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Journal of Geophysical Research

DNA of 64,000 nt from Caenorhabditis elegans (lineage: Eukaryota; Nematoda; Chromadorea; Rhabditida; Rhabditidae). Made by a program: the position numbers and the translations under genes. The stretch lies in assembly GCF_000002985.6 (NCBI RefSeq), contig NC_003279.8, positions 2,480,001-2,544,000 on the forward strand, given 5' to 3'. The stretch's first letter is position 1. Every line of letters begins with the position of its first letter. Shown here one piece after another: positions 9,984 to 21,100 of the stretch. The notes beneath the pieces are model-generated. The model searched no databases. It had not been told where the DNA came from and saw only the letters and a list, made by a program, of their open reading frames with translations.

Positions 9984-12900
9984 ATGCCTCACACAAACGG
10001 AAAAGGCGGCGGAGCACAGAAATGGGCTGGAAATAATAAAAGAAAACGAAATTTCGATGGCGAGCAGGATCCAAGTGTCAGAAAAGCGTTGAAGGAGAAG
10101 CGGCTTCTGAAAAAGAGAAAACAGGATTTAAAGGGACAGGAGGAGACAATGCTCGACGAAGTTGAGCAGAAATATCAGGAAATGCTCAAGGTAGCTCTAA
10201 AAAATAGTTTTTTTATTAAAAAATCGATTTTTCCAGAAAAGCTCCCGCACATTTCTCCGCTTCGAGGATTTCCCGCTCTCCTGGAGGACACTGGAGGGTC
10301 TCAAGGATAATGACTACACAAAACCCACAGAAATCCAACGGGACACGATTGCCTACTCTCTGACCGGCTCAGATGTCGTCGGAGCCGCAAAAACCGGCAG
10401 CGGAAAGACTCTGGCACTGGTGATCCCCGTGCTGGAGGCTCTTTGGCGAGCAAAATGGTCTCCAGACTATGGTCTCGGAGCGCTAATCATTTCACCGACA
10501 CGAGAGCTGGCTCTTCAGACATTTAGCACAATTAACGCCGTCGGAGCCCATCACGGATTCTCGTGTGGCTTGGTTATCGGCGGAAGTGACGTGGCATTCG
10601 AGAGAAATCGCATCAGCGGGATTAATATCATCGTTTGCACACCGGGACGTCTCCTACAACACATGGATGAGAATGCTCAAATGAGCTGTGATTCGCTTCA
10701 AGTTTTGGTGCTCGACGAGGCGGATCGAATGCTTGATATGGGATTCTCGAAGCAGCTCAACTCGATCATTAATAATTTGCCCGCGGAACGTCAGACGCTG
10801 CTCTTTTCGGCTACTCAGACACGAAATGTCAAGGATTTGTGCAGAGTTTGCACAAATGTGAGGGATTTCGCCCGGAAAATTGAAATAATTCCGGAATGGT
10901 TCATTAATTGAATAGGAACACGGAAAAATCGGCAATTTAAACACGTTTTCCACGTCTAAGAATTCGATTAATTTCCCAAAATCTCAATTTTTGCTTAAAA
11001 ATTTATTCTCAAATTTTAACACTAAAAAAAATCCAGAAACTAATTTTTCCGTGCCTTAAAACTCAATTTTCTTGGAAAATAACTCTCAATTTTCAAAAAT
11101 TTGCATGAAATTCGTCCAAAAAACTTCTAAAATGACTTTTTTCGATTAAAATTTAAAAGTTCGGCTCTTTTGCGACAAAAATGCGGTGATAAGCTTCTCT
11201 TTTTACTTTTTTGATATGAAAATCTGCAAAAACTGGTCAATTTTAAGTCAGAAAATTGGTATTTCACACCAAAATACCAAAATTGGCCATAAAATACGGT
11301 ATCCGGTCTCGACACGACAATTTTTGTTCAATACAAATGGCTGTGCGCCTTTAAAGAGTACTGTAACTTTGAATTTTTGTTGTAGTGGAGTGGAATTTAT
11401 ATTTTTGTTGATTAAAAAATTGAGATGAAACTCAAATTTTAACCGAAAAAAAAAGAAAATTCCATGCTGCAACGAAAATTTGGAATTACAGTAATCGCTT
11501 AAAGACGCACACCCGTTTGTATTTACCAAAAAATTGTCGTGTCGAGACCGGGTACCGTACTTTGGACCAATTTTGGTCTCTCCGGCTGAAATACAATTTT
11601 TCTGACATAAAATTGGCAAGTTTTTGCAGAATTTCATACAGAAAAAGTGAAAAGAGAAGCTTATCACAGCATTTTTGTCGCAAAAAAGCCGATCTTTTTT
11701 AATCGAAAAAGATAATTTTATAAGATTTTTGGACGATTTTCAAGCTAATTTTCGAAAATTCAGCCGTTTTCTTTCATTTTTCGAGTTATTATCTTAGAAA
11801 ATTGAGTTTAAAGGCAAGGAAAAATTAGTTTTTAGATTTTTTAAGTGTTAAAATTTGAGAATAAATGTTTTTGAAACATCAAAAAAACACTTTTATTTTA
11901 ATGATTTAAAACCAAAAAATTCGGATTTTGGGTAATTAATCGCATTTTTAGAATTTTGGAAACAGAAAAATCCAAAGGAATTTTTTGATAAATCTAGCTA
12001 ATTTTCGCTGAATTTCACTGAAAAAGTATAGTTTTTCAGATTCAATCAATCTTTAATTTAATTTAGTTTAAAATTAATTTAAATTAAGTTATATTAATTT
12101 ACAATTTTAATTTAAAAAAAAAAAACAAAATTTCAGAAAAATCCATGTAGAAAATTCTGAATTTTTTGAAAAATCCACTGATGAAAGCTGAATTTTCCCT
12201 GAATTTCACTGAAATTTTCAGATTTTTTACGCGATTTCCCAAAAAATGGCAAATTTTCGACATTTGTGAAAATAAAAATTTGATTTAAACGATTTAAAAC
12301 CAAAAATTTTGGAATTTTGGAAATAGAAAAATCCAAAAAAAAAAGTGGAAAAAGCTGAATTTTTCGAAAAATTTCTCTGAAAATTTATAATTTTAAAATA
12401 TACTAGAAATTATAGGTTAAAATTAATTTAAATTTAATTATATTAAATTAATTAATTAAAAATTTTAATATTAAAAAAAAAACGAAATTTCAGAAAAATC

We used the inferred equatorial mass density rho_{m,eq} based on measurements of Alfven wave frequencies measured by the GOES satellites during 1980--1991 in order to construct a number of different models of varying complexity for the equatorial mass density at geostationary orbit. The most complicated models are able to account for 66% of the variance with a typical variation from actual values of a factor of 1.56. The factors that influenced rho_{m,eq} in the models were, in order of decreasing importance, the F10.7 EUV index, magnetic local time, MLT, the solar wind dynamic pressure P_{dyn}, the phase of the year, and the solar wind B_Z (GSM Z direction). During some intervals, some of which were especially geomagnetically quiet, rho_{m,eq} rose to values that were significantly higher than those predicted by our models. For 10 especially quiet intervals, we examined long-term (> 1 day) apparent refilling, the increase in rho_{m,eq} at a fixed location. We found that the behavior of rho_{m,eq} varies for different events. In some cases, there is significant apparent refilling, whereas in other cases rho_{m,eq} stays the same or even decreases slightly. Nevertheless, we showed that on average rho_{m,eq} increases exponentially during quiet intervals. There is variation of apparent refilling with respect to the phase of the solar cycle. On the third day of apparent refilling, rho_{m,eq} has on average a similar value at solar maximum or solar minimum, but at solar maximum, rho_{m,eq} begins with a larger value and rises relatively less than at solar minimum.